Tax claims are excluded from the judicial reorganisation. However negotiation with employees, financial institutions and other creditors may provide effective ways for financially troubled debtors to avoid becoming bankrupt, preserving the entity, its business and the interests of stakeholders.

1.4 How can a creditor or a class of creditors be crammed-down?

A class of creditors that objects to the reorganisation plan may be crammed-down if the following conditions are met:

(i) approval in the creditors' meeting by creditors holding more than 50% of the credit value, regardless of the class in which they participate;

(ii) approval by at least two classes of creditors, according to the requirements set forth in the Bankruptcy Law (more than 50% of credit value and more than 50% of the creditors – except for the labour class, whose votes are calculated per person despite the value of each credit); should the creditors' meeting have only two classes of creditors, approval in only one class is required;

(iii) approval in the class that will be crammed-down by at least one-third of creditors (both in terms of credit value and individuals); and,

(iv) prohibition of unfair discrimination in the class that rejected the plan. Brazilian law does not provide for the 'fair and equitable' requirement of US bankruptcy law.

1.5 Is there a process for facilitating the sale of a distressed debtor's assets or business?

The Brazilian Bankruptcy Law stipulates that after filing for the judicial reorganisation a debtor in possession may only sell fixed assets if the utility of the sale is proved, and this must be approved by the creditors' committee and by the court.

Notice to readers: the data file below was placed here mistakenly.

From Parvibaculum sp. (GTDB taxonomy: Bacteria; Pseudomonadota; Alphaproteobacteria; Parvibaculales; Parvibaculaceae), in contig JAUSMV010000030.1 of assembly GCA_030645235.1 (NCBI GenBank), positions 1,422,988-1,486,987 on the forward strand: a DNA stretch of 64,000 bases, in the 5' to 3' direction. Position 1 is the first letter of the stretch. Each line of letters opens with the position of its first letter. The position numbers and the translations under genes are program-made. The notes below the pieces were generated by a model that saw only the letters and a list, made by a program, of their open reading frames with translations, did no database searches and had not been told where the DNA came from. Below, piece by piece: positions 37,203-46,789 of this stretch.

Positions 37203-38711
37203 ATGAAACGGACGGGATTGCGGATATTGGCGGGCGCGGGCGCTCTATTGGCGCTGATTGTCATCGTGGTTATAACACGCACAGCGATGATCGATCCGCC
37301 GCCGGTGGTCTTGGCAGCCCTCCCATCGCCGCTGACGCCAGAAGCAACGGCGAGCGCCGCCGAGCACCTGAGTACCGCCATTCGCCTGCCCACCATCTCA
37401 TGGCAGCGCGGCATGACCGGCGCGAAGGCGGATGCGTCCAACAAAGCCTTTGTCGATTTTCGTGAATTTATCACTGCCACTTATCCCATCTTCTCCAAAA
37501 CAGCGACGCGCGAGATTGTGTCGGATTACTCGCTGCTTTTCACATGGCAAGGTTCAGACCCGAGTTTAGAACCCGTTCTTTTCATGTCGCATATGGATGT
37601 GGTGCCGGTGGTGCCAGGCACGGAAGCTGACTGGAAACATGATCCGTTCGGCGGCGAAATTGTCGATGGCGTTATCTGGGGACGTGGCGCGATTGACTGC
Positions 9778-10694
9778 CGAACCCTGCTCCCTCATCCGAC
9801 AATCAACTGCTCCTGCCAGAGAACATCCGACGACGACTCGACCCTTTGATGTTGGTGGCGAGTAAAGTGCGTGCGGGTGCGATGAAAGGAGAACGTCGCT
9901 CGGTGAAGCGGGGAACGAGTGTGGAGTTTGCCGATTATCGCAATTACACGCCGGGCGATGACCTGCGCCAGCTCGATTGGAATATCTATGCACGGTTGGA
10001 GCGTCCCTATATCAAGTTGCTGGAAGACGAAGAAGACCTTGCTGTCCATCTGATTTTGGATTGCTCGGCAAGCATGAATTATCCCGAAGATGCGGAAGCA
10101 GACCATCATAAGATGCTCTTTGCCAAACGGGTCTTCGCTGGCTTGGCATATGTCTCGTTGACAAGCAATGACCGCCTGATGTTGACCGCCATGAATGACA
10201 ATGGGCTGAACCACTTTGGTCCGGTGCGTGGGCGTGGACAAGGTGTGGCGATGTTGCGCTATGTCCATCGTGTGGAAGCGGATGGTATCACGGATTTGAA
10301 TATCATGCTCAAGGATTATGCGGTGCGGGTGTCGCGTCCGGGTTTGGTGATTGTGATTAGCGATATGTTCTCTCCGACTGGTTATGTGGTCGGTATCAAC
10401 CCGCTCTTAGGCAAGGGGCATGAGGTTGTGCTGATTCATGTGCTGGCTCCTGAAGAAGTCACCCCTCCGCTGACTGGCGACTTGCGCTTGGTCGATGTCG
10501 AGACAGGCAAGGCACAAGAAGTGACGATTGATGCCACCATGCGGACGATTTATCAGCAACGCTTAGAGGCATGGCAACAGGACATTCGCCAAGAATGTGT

Besides that general rule, the plan of reorganisation may provide for sales of assets as a recovery measure for the debtor. If the plan is approved and the judicial reorganisation is granted by the Bankruptcy Court, no further court approval is required for the sale of assets. However, a secured creditor's lien on certain assets must be respected so that the sale of the assets in a judicial reorganisation must be approved by the affected secured creditor.

In the bankruptcy proceedings, the Bankruptcy Law provides that the liquidation of assets will observe the following order:

(i) sale of the entity itself as a whole;

(ii) sale of branches or business divisions of the entity;

(iii) sale of assets related to certain business activities, branches or divisions; or,

(iv) sale of assets individually.

The Bankruptcy Code requires an auction process. The buyer of the assets will not be subrogated into the debtor's liabilities and debts according to the Brazilian Bankruptcy Law.

1.6 What are the duties of directors of a company in financial difficulty?

The duties of the directors of a company in financial difficulty are the same as those that apply if the company was not in difficulty. The same duties set out in the Brazilian Civil Code and in law number 6.404/76 (Company's Law), such as fiduciary, loyalty and information duties, also apply in judicial reorganisation and bankruptcies. The Brazilian Bankruptcy Law provides specific duties to be observed in such proceedings: assisting the court and the trustee; providing information, documents and financial statements; and several other obligations. In addition, specific conduct is considered a bankruptcy crime (such as failure to maintain the accountancy books or to present information requested by the court and fraudulent acts).